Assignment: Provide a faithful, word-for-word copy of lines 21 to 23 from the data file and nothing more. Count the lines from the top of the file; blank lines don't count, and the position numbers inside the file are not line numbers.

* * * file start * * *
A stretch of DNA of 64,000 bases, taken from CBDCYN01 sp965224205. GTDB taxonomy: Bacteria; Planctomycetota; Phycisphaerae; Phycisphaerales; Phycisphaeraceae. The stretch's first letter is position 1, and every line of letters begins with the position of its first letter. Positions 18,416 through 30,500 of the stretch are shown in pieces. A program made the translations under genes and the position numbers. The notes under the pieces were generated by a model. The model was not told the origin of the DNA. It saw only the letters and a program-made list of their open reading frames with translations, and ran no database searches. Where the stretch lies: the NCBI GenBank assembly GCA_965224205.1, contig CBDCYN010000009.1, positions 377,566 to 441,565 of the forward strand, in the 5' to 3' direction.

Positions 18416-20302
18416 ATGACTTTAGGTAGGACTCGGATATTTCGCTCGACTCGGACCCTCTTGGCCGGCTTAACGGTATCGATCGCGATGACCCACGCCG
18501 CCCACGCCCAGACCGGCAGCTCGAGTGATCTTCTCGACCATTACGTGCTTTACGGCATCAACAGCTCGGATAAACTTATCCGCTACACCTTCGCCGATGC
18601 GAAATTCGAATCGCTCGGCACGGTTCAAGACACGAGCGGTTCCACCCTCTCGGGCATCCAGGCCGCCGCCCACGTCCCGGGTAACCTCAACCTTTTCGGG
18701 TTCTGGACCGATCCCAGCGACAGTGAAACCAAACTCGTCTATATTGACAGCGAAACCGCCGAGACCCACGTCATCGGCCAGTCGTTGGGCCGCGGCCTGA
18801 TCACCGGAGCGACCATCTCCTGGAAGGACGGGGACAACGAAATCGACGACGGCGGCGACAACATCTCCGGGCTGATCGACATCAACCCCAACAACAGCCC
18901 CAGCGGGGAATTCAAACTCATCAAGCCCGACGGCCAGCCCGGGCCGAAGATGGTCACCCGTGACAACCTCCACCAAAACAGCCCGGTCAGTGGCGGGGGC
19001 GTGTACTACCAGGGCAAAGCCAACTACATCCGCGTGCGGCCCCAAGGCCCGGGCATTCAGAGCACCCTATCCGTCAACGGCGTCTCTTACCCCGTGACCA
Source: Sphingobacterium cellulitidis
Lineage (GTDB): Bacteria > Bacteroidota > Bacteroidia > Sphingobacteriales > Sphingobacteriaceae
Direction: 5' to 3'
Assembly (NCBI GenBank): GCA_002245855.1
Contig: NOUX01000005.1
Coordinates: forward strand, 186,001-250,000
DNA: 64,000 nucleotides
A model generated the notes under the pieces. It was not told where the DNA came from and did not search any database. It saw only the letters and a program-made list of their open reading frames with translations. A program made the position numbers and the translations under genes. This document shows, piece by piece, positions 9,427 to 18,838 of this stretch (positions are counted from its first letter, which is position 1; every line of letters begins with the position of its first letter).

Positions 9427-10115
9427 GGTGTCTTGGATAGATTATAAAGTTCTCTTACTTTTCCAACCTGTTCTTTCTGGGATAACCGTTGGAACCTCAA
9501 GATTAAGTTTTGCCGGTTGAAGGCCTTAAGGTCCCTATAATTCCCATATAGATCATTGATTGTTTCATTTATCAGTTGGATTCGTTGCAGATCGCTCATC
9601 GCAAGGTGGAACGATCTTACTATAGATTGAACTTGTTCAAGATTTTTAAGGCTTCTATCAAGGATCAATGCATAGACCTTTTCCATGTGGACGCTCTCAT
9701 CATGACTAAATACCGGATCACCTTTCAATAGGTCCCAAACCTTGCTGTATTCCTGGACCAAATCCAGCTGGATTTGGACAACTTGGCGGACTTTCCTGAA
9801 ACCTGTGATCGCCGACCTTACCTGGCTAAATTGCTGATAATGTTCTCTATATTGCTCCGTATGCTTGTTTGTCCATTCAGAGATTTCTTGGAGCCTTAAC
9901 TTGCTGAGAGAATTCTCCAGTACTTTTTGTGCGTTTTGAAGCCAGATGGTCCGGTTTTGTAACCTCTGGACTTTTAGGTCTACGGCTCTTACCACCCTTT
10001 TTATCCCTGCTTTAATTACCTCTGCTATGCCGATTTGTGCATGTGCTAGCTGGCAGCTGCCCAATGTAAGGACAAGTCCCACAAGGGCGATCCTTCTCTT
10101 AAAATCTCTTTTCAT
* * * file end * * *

9601 GCAAGGTGGAACGATCTTACTATAGATTGAACTTGTTCAAGATTTTTAAGGCTTCTATCAAGGATCAATGCATAGACCTTTTCCATGTGGACGCTCTCAT
9701 CATGACTAAATACCGGATCACCTTTCAATAGGTCCCAAACCTTGCTGTATTCCTGGACCAAATCCAGCTGGATTTGGACAACTTGGCGGACTTTCCTGAA
9801 ACCTGTGATCGCCGACCTTACCTGGCTAAATTGCTGATAATGTTCTCTATATTGCTCCGTATGCTTGTTTGTCCATTCAGAGATTTCTTGGAGCCTTAAC